Today, Tomorrow and Jason Kidd

Kurt —  February 21, 2007

After a week of Jason Kidd to the Lakers rumors that refuse to die (and we’ve had a good discussion about the rumors and options in the comments, you’re missing a lot of this site if you don’t read them), the latest details seem to have circled back to we said weeks ago, before any specific trades were hot national topics:

Every GM that called the Lakers was going to ask for Bynum. And there was no way the Lakers were going to give him up.

The latest rumors (from multiple sources now) are that the Lakers are offering some version of Kwame, Mihm, Farmar, McKie and late first round draft picks for Kidd. Nets GM Rod Thorn says the Lakers can keep Kwame, he wants Bynum or no deal. Frankly, if I were Thorn I’d ask for the same thing. As skigi said in the comments yesterday, Laker fans were unhappy when they traded Caron Butler for Kwame, can you imagine trading Kidd for him?

But the debate about this trade with Bynum as the sticking point says a lot about the crossroads the Lakers are at — and about Laker fans.

Fueled in part by three weeks of lackluster play, and the belief that the Lakers have a three- or four-year window with Kobe at his peak, there is a feeling among many that the Lakers need to build for right now. The future be damned, put Bynum in the deal because by the time he’s reaching his potential Kobe will be past his and the Lakers’ window will close without a title. We must win NOW! And Kidd is the means to that end.

I get the frustration, but I don’t see it that way. For a few reasons.

First, while Kobe’s skills may start to fade some, the maturity of his game will allow him to be a very effective player for more than just a few years. Already, since the knee surgery, you see him taking more jumpers this season when last year he would have gone to the hole and tried to draw the foul. He’s passing more when the defenses collapse. He knows the offense inside-out. While he may lose half a step in the next five years, he will still be a great player whose savvy will make him a leader.

More importantly, Bynum is growing up faster than anyone expected. Part of that is that this season he has been forced to play a lot of minutes due to the injuries to Mihm and Kwame, gaining experience he otherwise never would have. But I saw him two summers ago, in his first games at the Summer Pro League when he was taking hook shots off the wrong foot and was so weak he was pushed around by 6-5 guys in the paint. By last summer he looked like a different player, flawed and in need of conditioning but much improved. Then this season, tested on the big stage, his game has improved by light years. I’ve seen how much his body has matured, a sign of a lot time in the weight room. Phil pokes a little at Bynum’s work ethic, and at times he seems a little lackluster and uninspired, but you don’t make the dramatic improvements he has just sitting around playing video games. He and Kobe’s peak may very well overlap, and whatever Bynum’s peak, it will be higher than Kwame’s.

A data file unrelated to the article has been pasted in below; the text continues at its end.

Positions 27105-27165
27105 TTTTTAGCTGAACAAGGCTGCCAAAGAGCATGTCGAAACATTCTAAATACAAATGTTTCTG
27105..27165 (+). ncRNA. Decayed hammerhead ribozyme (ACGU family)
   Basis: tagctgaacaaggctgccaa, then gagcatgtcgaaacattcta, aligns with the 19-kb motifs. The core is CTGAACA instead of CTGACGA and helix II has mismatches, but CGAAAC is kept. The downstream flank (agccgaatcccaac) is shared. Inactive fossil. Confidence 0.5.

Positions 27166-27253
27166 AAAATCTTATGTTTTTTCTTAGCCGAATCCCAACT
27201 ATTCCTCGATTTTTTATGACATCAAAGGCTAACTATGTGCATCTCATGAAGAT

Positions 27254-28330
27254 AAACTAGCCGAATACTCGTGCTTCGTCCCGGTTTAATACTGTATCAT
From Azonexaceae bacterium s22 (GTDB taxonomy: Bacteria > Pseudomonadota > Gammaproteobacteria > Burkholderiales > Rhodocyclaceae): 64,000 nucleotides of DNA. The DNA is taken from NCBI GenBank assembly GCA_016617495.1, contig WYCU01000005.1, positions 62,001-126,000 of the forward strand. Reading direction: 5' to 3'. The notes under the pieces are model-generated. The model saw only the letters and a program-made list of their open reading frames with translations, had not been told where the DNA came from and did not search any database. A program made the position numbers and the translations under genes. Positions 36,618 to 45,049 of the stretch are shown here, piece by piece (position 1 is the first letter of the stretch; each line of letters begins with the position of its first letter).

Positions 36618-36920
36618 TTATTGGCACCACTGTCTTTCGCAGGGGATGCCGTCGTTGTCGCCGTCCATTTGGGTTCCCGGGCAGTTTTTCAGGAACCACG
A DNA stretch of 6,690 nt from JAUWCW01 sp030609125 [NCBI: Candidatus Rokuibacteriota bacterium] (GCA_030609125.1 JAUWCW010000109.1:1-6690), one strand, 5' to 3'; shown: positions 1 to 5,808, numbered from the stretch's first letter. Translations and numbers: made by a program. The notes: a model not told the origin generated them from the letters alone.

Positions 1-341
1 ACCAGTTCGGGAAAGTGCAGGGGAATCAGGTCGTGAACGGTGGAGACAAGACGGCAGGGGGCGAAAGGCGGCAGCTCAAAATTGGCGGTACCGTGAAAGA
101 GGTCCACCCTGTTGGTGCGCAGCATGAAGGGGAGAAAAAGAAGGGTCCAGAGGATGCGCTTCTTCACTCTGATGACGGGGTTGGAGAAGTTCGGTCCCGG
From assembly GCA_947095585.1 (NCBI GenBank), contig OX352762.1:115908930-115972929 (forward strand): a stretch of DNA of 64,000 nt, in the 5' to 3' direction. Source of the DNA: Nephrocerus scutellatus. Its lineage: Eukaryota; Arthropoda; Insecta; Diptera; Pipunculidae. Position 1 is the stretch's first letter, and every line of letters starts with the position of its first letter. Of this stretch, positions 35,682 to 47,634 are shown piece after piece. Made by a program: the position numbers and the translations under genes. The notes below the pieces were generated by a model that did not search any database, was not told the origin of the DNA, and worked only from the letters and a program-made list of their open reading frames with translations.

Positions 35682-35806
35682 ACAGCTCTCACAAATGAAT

And here’s the thing, in five or seven years, when Kobe does hang up the sneakers, the Lakers will have a huge step towards rebuilding already in place. Seven footers with 7-6 wingspans, soft hands and a knack for blocking shots don’t grow on trees.

Kidd, on the other hand, is 34 and with a trick back. He’s played great this year, but to be honest he’s got two, three years tops. And you can expect his game to deteriorate in that time.

How has San Antonio stayed on top for the last decade? Selling out to win one year, or looking at the big picture and the long-range plans? To me you can build for winning in the next few years and be in a good position in 2014 as well, if you are smart. And trading Bynum for Kidd is not smart.

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A could other Kidd notes:

The gut reaction of every Laker fan was that Kidd would look good at the top of the triangle. But Roland Lazenby quotes Tex Winter questioning that basic premise:

That’s part of the hesitation over Nets guard Jason Kidd. He rebelled mightily against the triangle when Jim Cleamons tried to run it as coach of the Dallas Mavericks in the 1990s.

“Kidd does like to have the ball in his hands an awful lot,” triangle guru Tex Winter observed.

Would Jason Kidd be the second coming of Gary Payton?

I will say this, those problems in Dallas were a decade ago, and we can hope that Kidd has matured. That he wants to win and sees Phil, Kobe and the triangle offense as a way to do that. Also, unlike the version of The Glove that came to LA, Kidd can still play defense (much better than Smush). I don’t think he’ll be another Gary Payton, but it’s a concern.

Also, if some version of this deal does happen and the Lakers land Kidd, I’m still not sold the Lakers are contenders this year. They will improve, but it’s going to take some time for Kidd to become comfortable initiating the offense, learning to pick his spots and working with new teammates. Meanwhile, Dallas is deeper and very comfortable in their system, and Phoenix is very comfortable in theirs. This season, those two are the teams to beat. Now, next season could be a different story.

Kurt

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25 responses to Today, Tomorrow and Jason Kidd